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Security tight in Warsaw ahead of Poland-Russia contest

Riot police block opposition supporters and separate them from members of the pro-President Yanukovich Regions Party during a rally in Ukraine

Riot police block opposition supporters and separate them from members of the pro-President Yanukovich Regions Party during a rally against a draft law on languages, which was scheduled to be discussed during a session in the Ukrainian parliament, with an advertising banner of a Euro 2012 sponsor seen in the background, near the parliament building in Kiev June 5, 2012. A crowd of Ukrainians, angry over a parliamentary vote that would increase the role of the Russian language in the country, clashed with police on Tuesday at a “fan zone” set up in the capital Kiev for the Euro 2012 soccer championship. REUTERS/Alexander Demianchuk (UKRAINE - Tags: POLITICS CIVIL UNREST SPORT SOCCER)

REUTERS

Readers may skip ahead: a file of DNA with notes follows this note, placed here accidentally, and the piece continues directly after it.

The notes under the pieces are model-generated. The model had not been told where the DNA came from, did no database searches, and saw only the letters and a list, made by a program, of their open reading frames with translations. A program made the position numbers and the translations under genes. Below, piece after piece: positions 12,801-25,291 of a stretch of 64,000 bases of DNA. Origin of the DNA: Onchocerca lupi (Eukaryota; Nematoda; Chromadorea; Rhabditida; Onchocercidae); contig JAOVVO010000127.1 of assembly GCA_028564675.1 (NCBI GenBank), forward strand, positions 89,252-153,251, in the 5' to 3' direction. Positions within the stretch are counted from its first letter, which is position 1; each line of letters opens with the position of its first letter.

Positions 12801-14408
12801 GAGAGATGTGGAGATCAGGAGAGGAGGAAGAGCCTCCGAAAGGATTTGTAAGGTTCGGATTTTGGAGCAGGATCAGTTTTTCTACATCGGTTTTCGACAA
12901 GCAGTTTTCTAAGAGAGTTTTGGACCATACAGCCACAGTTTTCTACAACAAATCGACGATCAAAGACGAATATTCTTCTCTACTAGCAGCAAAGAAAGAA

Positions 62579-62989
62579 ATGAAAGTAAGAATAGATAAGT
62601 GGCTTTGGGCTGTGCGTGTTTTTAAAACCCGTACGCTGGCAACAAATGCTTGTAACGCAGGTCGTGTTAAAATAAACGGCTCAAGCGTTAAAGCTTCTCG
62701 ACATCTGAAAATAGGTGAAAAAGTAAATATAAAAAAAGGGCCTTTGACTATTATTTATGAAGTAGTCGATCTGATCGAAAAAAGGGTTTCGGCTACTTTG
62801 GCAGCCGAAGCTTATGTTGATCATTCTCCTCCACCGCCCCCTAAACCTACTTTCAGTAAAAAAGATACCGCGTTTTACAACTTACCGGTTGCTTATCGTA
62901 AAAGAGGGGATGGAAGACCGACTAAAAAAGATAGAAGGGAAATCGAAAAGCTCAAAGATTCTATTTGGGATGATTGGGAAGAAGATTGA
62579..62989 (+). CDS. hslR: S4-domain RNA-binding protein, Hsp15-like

Emotions are high and security level even higher as kickoff draws near between the old Cold War center pieces. (The match is second up today, at 2:45 p.m. ET.)

I’m no expert on security or geopolitics, but I’m thinking that Polish cabinet members probably didn’t help by ending their weekly session holding aloft Poland team scarves and repeating a traditional fan chant: “Into battle, Poles, into battle.”

Meanwhile, thousands of Russian fans are planning Russia Day celebrations inside the Warsaw city center; hoping to inspire their team on a national holiday, one marking the 1990 declaration of Russia’s independence from the Soviet Union.

I’ve been to international sporting events with heavy political undertow, and believe me, it’s tense. I will never forget the feeling (not to mention the concentric rings of security that required everyone to do extra hiking that day) around the United States-Iran match at World Cup 1998. Like I said, tense.